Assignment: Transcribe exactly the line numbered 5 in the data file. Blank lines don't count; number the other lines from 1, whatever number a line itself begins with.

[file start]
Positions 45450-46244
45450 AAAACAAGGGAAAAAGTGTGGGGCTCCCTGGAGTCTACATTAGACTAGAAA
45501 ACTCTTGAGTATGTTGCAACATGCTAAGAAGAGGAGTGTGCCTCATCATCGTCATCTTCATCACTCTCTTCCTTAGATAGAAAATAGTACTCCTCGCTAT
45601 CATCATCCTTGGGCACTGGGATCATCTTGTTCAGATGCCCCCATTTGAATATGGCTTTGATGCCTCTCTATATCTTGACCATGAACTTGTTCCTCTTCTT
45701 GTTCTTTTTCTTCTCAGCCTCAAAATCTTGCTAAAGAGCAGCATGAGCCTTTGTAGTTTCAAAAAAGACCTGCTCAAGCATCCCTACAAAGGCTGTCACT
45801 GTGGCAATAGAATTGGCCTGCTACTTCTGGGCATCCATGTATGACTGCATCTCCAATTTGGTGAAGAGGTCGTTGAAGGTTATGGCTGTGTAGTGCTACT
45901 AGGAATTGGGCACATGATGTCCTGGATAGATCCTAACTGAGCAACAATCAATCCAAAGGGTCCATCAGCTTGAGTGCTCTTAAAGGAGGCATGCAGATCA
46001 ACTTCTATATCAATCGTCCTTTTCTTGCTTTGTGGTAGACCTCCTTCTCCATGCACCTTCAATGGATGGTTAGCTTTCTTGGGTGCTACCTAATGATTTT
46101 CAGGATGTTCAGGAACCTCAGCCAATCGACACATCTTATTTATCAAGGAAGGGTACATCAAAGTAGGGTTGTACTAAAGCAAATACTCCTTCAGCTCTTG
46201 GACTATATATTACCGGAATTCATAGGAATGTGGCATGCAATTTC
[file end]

45701 GTTCTTTTTCTTCTCAGCCTCAAAATCTTGCTAAAGAGCAGCATGAGCCTTTGTAGTTTCAAAAAAGACCTGCTCAAGCATCCCTACAAAGGCTGTCACT